Financial Markets Workshop
Analysing financial markets in real-time is challenging. It requires the combination of economic and financial theory, quantitative analysis of data, qualitative analysis of various types of news, and the awareness many other factors such as politics, laws and regulation, as well as how various industries and firms operate. This class introduces students to financial market analysis in a workshop setting. Students learn to develop their views on financial markets, explain and defend their views, consider and debate counterarguments, and create professional research reports.
Economics and finance can be very stimulating areas for research and your career. If economics and finance interest you, please do pursue study in these fields at university.
Education and Positions
- Doctor of Philosophy, University of Western Australia
Master of Economics, University of Western Australia
Bachelor of Economics, University of Western Australia
- Akita International University, Associate Professor
BlackRock Japan, Director, Global Market and Multi-Asset Class Strategies
Barclays Global Investors Japan, Associate, Global Active Strategies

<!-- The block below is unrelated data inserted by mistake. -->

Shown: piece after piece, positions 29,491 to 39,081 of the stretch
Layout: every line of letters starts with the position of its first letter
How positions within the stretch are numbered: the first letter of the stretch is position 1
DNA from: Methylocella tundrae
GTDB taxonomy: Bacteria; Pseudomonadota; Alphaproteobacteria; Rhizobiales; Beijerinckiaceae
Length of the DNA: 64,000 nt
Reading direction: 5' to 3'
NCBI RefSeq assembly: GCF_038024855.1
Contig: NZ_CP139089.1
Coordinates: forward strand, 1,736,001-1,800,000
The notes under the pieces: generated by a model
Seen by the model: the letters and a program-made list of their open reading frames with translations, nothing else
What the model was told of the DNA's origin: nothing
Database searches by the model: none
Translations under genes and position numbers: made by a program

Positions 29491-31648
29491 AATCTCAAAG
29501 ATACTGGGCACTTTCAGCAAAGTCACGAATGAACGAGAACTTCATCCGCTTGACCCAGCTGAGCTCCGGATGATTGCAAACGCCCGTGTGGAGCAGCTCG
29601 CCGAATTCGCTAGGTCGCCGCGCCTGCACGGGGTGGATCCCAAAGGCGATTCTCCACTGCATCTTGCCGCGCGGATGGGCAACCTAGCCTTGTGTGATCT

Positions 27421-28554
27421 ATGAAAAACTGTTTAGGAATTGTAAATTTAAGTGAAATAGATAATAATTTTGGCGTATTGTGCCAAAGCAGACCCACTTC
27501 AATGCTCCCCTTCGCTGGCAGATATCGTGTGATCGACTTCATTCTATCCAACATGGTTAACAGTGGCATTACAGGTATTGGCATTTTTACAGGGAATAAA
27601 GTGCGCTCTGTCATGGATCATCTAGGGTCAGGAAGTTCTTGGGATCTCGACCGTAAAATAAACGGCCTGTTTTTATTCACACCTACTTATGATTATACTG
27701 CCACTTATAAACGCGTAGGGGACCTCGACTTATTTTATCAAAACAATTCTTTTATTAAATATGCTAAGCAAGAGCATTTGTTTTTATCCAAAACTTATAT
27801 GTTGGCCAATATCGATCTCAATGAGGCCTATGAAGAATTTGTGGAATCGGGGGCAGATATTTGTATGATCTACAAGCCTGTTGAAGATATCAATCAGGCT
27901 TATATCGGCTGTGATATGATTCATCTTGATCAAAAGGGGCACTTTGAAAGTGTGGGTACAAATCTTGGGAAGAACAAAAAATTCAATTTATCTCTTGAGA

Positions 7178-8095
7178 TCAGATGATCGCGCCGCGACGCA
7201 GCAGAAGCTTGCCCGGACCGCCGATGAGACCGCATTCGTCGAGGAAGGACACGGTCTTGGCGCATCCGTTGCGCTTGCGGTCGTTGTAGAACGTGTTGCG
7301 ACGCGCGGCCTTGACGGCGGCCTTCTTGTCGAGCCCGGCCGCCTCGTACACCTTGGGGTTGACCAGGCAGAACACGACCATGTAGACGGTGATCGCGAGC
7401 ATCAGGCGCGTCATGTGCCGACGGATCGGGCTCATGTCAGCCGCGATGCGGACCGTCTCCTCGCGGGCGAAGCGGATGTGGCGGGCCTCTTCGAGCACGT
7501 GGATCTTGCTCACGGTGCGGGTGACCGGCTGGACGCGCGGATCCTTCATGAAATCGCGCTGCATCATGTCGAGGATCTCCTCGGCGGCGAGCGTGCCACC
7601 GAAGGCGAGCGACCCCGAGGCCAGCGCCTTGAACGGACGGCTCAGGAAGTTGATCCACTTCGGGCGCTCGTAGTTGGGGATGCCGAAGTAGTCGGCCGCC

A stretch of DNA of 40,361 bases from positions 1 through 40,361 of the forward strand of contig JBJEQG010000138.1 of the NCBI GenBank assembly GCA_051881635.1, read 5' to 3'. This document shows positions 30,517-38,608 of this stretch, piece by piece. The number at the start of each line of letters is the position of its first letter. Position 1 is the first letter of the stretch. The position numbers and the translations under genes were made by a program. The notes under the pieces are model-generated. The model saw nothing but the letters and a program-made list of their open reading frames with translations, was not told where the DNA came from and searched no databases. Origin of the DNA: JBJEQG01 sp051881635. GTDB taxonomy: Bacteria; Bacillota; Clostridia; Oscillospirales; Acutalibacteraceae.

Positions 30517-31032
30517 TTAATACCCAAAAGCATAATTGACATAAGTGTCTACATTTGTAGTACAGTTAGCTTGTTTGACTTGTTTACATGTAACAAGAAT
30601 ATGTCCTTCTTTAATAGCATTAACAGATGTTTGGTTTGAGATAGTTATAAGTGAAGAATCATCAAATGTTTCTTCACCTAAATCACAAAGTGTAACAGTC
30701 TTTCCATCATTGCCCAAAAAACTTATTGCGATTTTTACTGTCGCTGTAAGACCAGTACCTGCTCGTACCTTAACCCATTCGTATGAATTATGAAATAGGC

Reserve Bank of New Zealand, Adviser, Market Analysis and Research
1．Watkins, Clinton, Using financial market information in monetary policy: some examples from New Zealand, in Financial market developments and their implications for monetary policy, Bank for International Settlements Paper No 39,147-166, April 2008.
2. Watkins, Clinton and Michael McAleer, How has volatility in metals markets changed? Mathematics and Computers in Simulation, Volume 78(2-3), 237-249, 2008.
3. Watkins, Clinton and Michael McAleer, The Pricing of Non-ferrous Metals Futures on the London Metal Exchange, Applied Financial Economics, Volume 16(12), 853-880, 2006.
4. Watkins, Clinton and Michael McAleer, Econometric modelling of non-ferrous metal prices, Journal of Economic Surveys, Volume 18(4), 651-701, 2004. 5